Blake Smith

create. code. learn.


test stubbing as an anti-pattern

Some days, I wish less developers knew that testing mocks and stubs even existed. What started out as a specific tool to solve a specific problem has become the crutch of so many poorly written unit tests.

understanding interfaces

Just because Ruby lacks interfaces doesn’t mean you shouldn’t think about their benefits in your code and tests. Have you ever seen a Ruby class where every method is public just to make things “easier to test”? I have.

Unit tests are consumers of your class interface. A well written unit test should have no awareness of the internal workings of your class. The second you start stubbing out private methods or putting mocks in place of your domain models, you’ve added some more assumptions to the moving pieces of your object. Your tests have become too smart. By stubbing out private methods in your class, you’re basically adding another interface contact point that must be maintained. Changing that private method? Better update your stubs, or you’ll have a lot of red when things change (or worse yet, too much green where there should have been more red).

If another developer got mad at you because you renamed a private method they were calling without telling you, you’d tell them to bug off. Private methods are implementation details, right? Why shouldn’t we have the same attitudes with our tests? Don’t put support braces around things that should be able to stand on their own.

common objection 1: long setups

“But Blake, I don’t want to have to setup the entire world just to test one sliver of functionality”.

My answer to this protest is: why are you writing code that depends on the entire world being setup in the first place? Unit tests should be small, isolated, and purely functional in nature. The moment you start messing with the database and trying to run through an entire user behavior is usually a sign that it’s time to stop writing unit tests and start writing integration tests. If you’re testing pure functions (calculations, values in -> values out) unit tests work swimingly - otherwise, reach for something else.

Let me say this loud and clear: stubs should not be used as a crutch to avoid complex test setups. Once you start using the stub crutch, you’re going to have to add more mess just to keep things passing. It’s a slippery slope, and most of the time you’re going to get more long-term value by just ditching the unit test and going straight to a full-blown integration test.

common objection 2: testing in isolation

“But Blake, my test doesn’t care about what this line is doing, it only cares about this one. I want to isolate this functionality”

It sounds like you’ve already almost answered your own problem! The solution here is not to start going stub happy and mock out whole world except just the line in question - following this line of thinking to its logical end and you’re almost to the point of testing your programming language itself! Remember that everytime you stub you’re putting an interface expectation in place. Using a stub just to quarantine off sections of code that are doing too much is going to get you in to a nasty mess. Applying the single responsibility principle can save you a lot of headache in the long term.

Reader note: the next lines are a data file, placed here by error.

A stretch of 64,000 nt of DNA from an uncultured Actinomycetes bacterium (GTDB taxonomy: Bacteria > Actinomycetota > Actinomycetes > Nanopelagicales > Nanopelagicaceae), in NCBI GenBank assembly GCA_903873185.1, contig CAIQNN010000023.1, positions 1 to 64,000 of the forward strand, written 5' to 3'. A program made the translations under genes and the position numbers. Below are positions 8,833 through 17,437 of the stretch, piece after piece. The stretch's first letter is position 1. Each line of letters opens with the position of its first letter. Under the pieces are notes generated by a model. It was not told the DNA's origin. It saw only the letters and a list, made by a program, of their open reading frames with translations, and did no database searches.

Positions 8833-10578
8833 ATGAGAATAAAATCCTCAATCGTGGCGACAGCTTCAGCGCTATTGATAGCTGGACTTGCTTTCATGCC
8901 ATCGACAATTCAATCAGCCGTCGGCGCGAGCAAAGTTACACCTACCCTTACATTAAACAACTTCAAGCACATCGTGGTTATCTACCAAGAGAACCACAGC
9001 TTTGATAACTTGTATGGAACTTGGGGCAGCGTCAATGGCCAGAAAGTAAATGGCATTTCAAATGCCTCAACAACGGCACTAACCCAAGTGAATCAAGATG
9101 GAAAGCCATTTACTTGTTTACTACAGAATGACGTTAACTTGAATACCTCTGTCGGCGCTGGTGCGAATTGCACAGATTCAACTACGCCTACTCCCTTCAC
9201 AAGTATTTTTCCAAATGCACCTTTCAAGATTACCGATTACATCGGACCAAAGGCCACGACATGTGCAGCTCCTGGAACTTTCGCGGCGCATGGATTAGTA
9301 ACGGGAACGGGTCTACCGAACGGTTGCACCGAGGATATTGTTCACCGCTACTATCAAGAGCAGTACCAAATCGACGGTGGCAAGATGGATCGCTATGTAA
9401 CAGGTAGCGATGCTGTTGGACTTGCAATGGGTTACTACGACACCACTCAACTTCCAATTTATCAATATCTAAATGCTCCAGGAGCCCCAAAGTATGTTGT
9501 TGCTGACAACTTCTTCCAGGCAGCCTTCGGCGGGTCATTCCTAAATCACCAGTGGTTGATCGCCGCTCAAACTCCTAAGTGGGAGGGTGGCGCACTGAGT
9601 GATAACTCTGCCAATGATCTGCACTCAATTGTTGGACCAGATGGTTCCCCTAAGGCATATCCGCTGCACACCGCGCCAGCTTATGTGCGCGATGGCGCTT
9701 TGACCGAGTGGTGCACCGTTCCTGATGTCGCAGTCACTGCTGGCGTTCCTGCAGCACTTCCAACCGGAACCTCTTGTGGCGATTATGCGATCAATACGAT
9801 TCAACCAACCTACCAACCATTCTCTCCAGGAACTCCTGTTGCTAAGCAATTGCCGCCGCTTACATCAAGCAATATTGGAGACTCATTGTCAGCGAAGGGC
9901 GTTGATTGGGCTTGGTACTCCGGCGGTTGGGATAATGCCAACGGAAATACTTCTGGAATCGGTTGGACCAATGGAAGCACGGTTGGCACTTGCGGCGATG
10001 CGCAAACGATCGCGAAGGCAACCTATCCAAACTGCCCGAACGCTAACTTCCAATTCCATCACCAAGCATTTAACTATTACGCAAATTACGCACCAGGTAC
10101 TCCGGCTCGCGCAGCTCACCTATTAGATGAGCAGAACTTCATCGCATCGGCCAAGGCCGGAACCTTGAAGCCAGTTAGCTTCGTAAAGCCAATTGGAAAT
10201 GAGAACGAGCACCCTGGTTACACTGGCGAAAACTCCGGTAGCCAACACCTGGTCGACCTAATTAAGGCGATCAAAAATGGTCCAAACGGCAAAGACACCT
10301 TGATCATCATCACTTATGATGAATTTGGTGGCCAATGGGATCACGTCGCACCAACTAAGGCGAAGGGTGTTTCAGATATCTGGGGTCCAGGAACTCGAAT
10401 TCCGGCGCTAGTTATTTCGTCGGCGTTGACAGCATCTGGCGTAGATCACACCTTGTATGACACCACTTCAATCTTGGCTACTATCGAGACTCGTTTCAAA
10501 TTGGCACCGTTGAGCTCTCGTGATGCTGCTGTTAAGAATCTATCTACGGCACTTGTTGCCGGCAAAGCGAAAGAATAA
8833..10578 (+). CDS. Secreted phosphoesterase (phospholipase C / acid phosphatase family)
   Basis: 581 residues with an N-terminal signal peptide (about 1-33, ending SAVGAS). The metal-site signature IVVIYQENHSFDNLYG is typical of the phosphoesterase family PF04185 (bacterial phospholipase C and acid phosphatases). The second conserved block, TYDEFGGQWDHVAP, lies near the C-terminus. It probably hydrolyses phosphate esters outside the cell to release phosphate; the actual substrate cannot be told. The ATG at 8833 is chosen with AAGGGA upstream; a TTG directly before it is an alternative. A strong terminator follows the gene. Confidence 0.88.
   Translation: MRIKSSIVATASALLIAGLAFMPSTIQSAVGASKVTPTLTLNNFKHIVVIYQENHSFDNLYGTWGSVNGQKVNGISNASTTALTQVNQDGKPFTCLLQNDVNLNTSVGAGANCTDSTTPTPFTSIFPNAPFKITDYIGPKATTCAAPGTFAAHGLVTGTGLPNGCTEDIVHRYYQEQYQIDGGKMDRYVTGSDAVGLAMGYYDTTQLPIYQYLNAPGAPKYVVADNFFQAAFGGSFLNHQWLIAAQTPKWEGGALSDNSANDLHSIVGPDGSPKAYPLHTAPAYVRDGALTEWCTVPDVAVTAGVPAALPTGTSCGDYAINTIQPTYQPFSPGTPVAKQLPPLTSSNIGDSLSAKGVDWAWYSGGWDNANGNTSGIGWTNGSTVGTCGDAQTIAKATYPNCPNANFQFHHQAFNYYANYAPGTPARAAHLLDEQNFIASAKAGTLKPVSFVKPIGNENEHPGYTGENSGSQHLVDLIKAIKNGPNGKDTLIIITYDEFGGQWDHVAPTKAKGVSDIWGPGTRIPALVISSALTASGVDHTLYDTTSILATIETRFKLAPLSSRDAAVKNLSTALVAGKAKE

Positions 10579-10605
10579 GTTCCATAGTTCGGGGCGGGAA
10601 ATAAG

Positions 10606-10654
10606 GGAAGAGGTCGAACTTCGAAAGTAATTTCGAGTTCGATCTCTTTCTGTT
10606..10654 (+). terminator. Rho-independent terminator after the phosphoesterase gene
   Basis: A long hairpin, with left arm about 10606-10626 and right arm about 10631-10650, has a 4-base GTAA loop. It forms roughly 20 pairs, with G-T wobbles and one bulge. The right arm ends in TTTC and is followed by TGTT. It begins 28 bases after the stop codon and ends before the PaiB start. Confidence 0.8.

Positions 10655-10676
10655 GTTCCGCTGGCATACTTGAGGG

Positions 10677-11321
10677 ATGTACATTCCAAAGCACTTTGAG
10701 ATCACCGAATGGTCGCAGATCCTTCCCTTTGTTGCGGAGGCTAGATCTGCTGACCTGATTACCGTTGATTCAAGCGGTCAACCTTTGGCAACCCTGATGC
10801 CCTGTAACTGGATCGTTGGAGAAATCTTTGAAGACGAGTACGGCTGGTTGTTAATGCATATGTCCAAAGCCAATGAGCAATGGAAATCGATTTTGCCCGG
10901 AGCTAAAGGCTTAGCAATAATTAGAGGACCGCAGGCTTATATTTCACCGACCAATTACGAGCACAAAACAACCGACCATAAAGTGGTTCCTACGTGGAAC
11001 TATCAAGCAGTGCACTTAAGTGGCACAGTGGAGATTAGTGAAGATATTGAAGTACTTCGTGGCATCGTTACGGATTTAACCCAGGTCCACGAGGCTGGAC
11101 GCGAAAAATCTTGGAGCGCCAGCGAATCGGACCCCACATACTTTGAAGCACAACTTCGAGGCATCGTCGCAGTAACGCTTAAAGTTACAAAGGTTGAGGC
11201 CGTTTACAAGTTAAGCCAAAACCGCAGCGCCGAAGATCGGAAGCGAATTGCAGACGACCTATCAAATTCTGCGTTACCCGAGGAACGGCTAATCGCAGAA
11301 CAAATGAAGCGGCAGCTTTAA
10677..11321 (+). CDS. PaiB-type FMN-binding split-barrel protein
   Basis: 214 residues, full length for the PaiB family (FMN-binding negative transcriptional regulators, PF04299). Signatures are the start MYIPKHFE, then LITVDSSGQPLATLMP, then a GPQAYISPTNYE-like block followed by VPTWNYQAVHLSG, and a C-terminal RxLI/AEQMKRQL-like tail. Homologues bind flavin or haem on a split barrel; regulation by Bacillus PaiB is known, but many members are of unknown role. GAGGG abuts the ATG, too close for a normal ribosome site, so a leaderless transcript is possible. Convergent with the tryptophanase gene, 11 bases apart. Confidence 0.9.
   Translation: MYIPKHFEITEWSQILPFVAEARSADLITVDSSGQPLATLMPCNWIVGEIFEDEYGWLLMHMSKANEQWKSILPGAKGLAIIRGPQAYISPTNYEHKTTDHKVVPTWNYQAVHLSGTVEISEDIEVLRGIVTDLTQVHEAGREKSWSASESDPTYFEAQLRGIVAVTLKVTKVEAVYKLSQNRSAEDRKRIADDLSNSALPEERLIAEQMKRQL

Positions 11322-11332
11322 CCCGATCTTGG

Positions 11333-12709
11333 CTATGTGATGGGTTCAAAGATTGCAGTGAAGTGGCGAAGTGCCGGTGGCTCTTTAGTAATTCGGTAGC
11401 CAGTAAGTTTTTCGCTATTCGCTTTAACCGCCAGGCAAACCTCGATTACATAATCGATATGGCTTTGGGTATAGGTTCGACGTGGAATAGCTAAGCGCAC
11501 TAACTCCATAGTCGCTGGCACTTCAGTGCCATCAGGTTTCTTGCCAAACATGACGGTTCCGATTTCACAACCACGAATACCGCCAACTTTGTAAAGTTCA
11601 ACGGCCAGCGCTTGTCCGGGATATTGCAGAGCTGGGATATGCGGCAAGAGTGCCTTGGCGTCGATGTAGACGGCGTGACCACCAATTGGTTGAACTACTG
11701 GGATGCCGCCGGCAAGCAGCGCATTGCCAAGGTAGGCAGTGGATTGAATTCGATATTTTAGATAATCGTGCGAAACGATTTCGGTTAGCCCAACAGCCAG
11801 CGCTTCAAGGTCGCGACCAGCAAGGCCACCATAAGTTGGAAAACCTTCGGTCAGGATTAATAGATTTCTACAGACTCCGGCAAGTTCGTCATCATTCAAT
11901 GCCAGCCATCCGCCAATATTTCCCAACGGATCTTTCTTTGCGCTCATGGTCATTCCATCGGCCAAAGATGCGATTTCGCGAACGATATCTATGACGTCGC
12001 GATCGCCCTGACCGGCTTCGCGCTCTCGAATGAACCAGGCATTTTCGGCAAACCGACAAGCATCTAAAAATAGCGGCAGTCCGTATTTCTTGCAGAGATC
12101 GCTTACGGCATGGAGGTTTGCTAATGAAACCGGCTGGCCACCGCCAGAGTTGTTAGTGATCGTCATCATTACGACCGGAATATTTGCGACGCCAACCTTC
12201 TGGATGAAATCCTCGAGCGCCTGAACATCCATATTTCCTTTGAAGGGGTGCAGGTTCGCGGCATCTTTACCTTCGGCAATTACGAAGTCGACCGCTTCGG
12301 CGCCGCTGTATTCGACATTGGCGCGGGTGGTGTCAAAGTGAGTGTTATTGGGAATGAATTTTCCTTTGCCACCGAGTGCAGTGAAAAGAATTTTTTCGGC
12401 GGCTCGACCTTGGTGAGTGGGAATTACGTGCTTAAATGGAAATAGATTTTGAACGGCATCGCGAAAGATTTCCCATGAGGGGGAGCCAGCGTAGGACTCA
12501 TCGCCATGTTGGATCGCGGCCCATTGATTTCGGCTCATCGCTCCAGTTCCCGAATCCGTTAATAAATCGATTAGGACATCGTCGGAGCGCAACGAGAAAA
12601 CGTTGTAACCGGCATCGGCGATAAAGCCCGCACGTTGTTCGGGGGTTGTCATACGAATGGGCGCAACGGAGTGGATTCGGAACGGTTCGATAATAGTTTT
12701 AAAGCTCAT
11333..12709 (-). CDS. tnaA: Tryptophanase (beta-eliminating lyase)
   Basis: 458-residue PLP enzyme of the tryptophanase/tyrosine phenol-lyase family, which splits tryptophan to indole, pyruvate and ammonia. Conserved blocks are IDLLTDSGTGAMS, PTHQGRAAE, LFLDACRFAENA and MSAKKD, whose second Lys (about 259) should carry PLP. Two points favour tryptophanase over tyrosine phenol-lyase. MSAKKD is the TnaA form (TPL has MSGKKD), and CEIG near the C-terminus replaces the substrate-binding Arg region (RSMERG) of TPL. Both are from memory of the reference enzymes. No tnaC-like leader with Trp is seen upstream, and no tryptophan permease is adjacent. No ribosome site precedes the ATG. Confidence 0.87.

when should I stub/mock?

There are definitely cases where mocking and stubbing make a lot of sense, and will help avoid incidental complexity in your tests. Places where stubbing make a lot of sense include:

  • Filesystem access
  • Expensive network calls
  • Third party API integration

… and plenty of other examples. A good question to ask yourself when considering applying a stub is, “Am I crossing an interface boundary that’s not part my application’s responsibility?” If you’re writing against a third party API, you don’t have control over the implementation details of the API, but you do have control over the way your code interacts with the API interfaces. Another good question to ask yourself is, “How stable is this API? Is it likely to change often?” If you’re stubbing out the API to your filesystem, the interface should hopefully be pretty stable.

As an added bonus, these kinds of touchpoints do benefit from having integration tests to ensure that the expected interface contracts are being upheld - it’s extremely helpful to know when stub expectations need to be modified in the code you’re writing and good integration tests can help with this.

final thoughts

These days, I’m seeing m ore and more value on the extremes of the testing continuum: I like my test suite to have lots of (pure) unit tests, lots of integration tests and very few things in between. You should either be testing a pure function that has little to no state, or you should be setting up a full blown test that exercises the end-to-end expectations of an entire system behavior.

Stubs and mocks are terrific tools for drawing interface boundaries and ensuring that your code conforms to those interop points. Overuse of stubs in the face of ill-defined or poorly thought out code contracts is like wrapping your code in a spider web that will entangle you the more you move. Used sparingly, and in the right situations a stub will help you get the job done and focus on solving the problems you’re really trying to solve.

about the author

Blake Smith is a Principal Software Engineer at Sprout Social.